Tuesday, 22 January 2013

Do You Chunk?

Nope, chunking isn't a new dance craze akin to crunking. It's an anti-procrastination technique. I first came across it in a counselling session several years ago and I've used it ever since. The idea is to break down tasks into small, manageable chunks.

A lot of people try this, then say it doesn't work because the chunks aren't manageable. They give up and continue putting things off. Instead, they should break down the chunks into smaller and smaller chunks until they become manageable.

Since this is easier to explain through doing, I'll show you an example. Here's something that has been on my to-do list for months:

Sort out photos on camera

Last night, I decided to 'chunk' this to see if I'd find it easier to get off my butt and do. Here are the chunks:

1. Save all photos on USB stick
2. Create folder labelled 'Decent Photos'
3. Look at photos and copy good ones to 'Decent Photos' folder
4. Save 'Decent Photos' folder on USB stick and computer

Simple, right? And I did all of those last night, taking each step one at a time. It took twenty minutes.

But what if those chunks hadn't felt manageable? I found them relatively easy, but I'm doing pretty well at the moment and felt quite motivated. There are times when I feel absolutely demotivated and even this list would seem too big and exhausting to cope with.

I would break down the chunks into smaller chunks. This can be difficult, but visualising the process of each step makes it easier. So this is how I would chunk the first chunk:

1. Save all photos on USB stick
a). Take camera out of my handbag
b). Take photo card out of the camera
c). Turn on computer
d). Put photo card in computer slot
e). Put USB stick in computer port
f). Open 'My Computer'
g). Double click on the photo card
h). Right click on the folder and select 'send to' and then 'USB stick'

Also remember there's no rule that says you have to do all the chunks at once - quite the opposite, in fact. Even taking out the camera and putting it by the computer can be a huge step if you're suffering from depression, for example, and feel overwhelmed by everything. I ended up doing all of the steps last night because the task turned out to be quick and easy for me, but any chunk you complete is progress.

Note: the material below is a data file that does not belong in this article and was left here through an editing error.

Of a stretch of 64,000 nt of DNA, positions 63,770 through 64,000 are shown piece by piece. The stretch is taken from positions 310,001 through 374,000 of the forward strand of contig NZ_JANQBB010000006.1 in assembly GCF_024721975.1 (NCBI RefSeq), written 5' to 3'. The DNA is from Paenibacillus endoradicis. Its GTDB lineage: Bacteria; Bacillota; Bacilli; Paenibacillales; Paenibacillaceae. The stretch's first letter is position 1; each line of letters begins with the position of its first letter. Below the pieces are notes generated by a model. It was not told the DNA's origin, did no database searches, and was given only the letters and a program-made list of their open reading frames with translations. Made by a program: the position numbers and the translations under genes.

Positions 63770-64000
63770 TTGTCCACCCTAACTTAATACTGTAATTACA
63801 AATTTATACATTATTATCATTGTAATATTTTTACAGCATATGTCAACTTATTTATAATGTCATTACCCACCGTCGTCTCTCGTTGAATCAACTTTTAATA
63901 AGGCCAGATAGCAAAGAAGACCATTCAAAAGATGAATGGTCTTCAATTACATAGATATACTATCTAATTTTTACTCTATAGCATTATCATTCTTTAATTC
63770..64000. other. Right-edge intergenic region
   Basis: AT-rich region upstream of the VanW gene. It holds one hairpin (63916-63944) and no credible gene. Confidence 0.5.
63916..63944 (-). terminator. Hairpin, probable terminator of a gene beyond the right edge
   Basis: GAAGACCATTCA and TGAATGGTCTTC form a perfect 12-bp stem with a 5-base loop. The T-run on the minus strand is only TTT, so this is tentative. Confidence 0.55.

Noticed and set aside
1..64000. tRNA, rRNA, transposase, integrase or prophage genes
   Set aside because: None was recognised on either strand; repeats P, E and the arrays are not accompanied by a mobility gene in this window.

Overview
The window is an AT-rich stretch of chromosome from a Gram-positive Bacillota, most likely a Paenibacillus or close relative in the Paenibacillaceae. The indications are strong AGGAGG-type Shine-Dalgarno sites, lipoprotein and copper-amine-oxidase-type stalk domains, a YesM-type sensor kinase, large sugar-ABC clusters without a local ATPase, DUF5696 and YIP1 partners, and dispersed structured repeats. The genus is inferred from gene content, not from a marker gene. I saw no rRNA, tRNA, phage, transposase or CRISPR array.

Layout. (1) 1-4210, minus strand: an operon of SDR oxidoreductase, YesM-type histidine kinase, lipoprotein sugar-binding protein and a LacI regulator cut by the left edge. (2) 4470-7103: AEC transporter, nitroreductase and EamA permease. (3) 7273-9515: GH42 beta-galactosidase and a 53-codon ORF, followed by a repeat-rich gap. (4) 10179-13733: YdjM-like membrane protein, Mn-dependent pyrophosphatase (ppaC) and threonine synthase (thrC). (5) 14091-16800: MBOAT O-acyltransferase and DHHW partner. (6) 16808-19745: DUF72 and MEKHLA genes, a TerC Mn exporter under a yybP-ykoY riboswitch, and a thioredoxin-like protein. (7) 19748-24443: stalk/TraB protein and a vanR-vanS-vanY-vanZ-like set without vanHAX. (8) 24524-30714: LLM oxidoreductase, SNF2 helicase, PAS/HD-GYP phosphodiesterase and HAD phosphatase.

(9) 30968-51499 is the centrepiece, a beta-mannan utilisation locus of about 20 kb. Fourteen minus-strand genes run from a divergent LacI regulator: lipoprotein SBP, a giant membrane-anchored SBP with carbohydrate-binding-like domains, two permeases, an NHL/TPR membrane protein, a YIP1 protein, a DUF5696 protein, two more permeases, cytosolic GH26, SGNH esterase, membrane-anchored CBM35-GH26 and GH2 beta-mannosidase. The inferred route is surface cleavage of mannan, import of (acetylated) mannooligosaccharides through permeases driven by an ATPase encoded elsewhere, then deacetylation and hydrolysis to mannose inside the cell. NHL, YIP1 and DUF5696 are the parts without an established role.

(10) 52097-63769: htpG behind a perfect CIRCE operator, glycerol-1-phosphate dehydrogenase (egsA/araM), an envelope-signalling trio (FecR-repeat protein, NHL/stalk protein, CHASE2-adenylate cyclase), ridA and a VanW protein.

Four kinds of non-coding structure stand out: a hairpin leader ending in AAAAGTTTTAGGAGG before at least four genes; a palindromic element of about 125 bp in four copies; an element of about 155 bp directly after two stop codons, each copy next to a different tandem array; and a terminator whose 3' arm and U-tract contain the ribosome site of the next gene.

I love chunking because it's so versatile. During the worst phases of my mental illness, I have used chunking to cope with everyday tasks like taking a shower or preparing lunch. I also use it a lot for writing.

Because writing requires a lot of abstract thinking, so does breaking it down into chunks. You need to be creative to split big chunks like 'edit manuscript' or 'write chapter 7', but it can be done. If you have a daily word target, you can easily break that down into smaller chunks - doing 10 chunks of 100 words is less daunting than a huge 1000 word chunk!

Experiment and find out what type of chunking works for you: whether it's easier for you to edit through chunks like 'edit first 100 words' and 'edit next 100 words', or
whether you progress better using chunks like 'underline good bits in green' and 'mark clichés in red'. I prefer the latter and believe it results in more thorough editing. Again, be creative in choosing your chunks - something that sounds ridiculous might be astonishingly effective.
Here's how I've chunked a short story idea I want to draft:

1. List the plot points
2. Expand each plot point into a list of scenes
3. Write each scene - without worrying about how terrible it is!
4. Print and set aside